The Washington PostDemocracy Dies in Darkness

Funeral home featured on ‘Best Funeral Ever’ reality show accused of losing ashes and letting bodies decompose

Golden Gate Funeral Home owner and director John Beckwith Jr. looks through a window during a double funeral in Dallas on July 30, 2020. (Bryan R. Smith/AFP/Getty Images)
5 min

The December 2013 episode of TLC’s “Best Funeral Ever” opened with the service of a man who, for many of his 51 years, loved football. So mourners, dressed in sports jerseys, gathered on a football field.

A preacher in referee stripes called the deceased man a “most valuable player,” and then mourners lined up to spoon the man’s ashes into a football — which the widow kicked through a field goal post.

The production was the work of the Dallas-based Golden Gate Funeral Home, where families have paid to have services resembling western movies, boxing matches and barbecues. It was the subject of a TLC reality show that aired in 2013 and 2014 and featured some of the funeral home’s most over-the-top services, including one in which people dressed as breakfast foods while eggs and pancakes were served from the altar.

“Here, we celebrate — and that’s what makes us different from any other funeral home in the nation,” John Beckwith Jr., Golden Gate Funeral Home’s chief executive, told NBC’s “Megyn Kelly Today” in 2018.

While the funeral home has built a reputation for going to extremes to make its services memorable, more than a dozen former customers are alleging in new lawsuits that Golden Gate failed to meet basic funeral standards. In some cases, the lawsuits allege, the funeral home never gave families their loved ones’ remains — and in other cases, gave them the wrong ashes.

Other customers say the funeral home presented them with bodies that had not been properly preserved.

“Some families … were forced to view their loved ones in a grotesque state of decomposition,” Ryan Sellers, an attorney representing the plaintiffs, said in a statement announcing the lawsuits.

Seventeen plaintiffs have filed suits in Texas, alleging Beckwith and his funeral home were negligent in handling their family members’ remains.

In an interview with The Washington Post, Sellers said his firm has helped clients file at least 20 complaints of misconduct with the Texas Funeral Service Commission, the state agency that regulates funeral homes.

A lawyer representing the funeral home did not directly comment on the allegations but in a statement to The Post said the family-owned business has prided itself on quality service for generations.

“For the owners and employees of Golden Gate, nothing matters more than providing compassionate and caring guidance for the bereaved, and respectful and dignified care for their loved ones,” attorney Tonika Brown said.

“We strive to diligently address any concerns regarding our services, and we work diligently to comply with the standards and regulations that apply to the funeral home profession,” Brown added. “Our goal is to always provide the quality funeral home services our community has come to expect from us.”

In an April report on Spectrum News 1, two former Golden Gate employees accused the funeral home of keeping decomposing corpses in unrefrigerated areas. One of the employees provided photos of what he said were bodies in an unrefrigerated moving truck. The photos were taken in the summer of 2020, as many funeral homes were managing a period of strain due to the deadly coronavirus pandemic.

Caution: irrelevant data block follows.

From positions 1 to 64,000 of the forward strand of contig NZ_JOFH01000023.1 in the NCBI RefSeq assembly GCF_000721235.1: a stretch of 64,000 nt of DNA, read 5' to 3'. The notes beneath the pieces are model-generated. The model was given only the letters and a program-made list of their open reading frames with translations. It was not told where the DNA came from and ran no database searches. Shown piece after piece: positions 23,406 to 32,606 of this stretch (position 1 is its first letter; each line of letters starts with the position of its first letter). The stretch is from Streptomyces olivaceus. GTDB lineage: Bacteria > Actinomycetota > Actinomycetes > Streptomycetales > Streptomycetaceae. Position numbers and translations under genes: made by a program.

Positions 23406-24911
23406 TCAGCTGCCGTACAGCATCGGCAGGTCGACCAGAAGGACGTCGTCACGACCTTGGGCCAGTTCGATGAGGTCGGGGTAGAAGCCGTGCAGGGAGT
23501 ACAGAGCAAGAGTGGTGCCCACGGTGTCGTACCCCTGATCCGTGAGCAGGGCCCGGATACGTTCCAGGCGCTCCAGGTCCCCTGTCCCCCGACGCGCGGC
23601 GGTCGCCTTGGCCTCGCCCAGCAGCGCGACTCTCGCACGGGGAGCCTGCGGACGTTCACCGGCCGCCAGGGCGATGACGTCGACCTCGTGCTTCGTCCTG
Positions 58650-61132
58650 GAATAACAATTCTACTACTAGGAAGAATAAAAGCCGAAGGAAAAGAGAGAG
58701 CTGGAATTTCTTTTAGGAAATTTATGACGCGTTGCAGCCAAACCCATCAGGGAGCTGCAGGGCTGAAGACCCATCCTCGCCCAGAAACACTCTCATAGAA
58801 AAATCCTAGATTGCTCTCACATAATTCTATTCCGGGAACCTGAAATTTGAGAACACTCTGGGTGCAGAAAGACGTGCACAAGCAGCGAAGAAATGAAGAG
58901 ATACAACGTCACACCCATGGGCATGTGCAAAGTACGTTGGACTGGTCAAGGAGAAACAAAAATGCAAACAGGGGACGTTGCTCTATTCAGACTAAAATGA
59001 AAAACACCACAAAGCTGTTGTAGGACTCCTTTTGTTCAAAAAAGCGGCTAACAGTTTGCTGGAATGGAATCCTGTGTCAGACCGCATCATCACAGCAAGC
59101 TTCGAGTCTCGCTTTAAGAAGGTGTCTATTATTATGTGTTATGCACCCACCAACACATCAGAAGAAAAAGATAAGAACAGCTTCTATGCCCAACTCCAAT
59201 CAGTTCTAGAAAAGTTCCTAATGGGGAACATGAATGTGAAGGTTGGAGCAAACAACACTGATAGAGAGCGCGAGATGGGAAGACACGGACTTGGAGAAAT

The other employee said that when there was no room in the freezer, the funeral home simply left the corpses anywhere. “Bodies are everywhere, stored places they shouldn’t,” she told the news outlet.

Beckwith denied the accusations, telling Spectrum News 1: “I’ve never used a U-Haul for storage. I’m telling you that didn’t happen here.” He also accused the employee who took the photos of staging them.

Legal complaints against Golden Gate claim there were additional missteps. In June 2020, Jackie Carlisle hired the funeral home to embalm and prepare her mother’s body for a wake, according to a lawsuit Carlisle filed in January. But when she arrived at the funeral home, Golden Gate staff presented her with the wrong body, the lawsuit alleges.

After an hour, employees located Carlisle’s mother’s body, the lawsuit states. Still in a hospital gown, the body was not made-up for the ceremony and had “partially decomposed,” documents add.

Carlisle alleges she was again left alone. With the wake approaching, she tried to prepare the body herself.

“Jackie used the make up and perfume she carried in her purse to help remedy [her mother’s] appearance and odor,” the lawsuit states.

Her mother’s body, displayed at the wake, was “so unsightly that attendees felt compelled to take a picture,” according to the lawsuit.

In another lawsuit filed last month, a man alleges that he viewed his father in an “unsightly and disturbing condition” following his death in January 2021. Funeral home employees told the man his father’s body needed to “thaw,” the lawsuit says.

Other lawsuits detail allegations of Golden Gate Funeral Home mishandling cremations. The children of a man who died in July 2020 say in a lawsuit that after hiring Golden Gate to cremate their father, the funeral home never delivered his ashes.

During a service for Virginia Palmer Rankin following her death in December 2019, Golden Gate Funeral Home played a slide show of another person as mourners paid their respects, according to a lawsuit filed by her children. The children also said they believe they were given the wrong ashes, as Golden Gate did not identify the remains with the proper documentation, according to their lawsuit.

The family told Spectrum News 1 they believe Golden Gate’s mishandling of remains is a result of it taking on too much business, as well as “greed.”

One of the siblings told the TV station: “We don’t know how many families they have done this to.”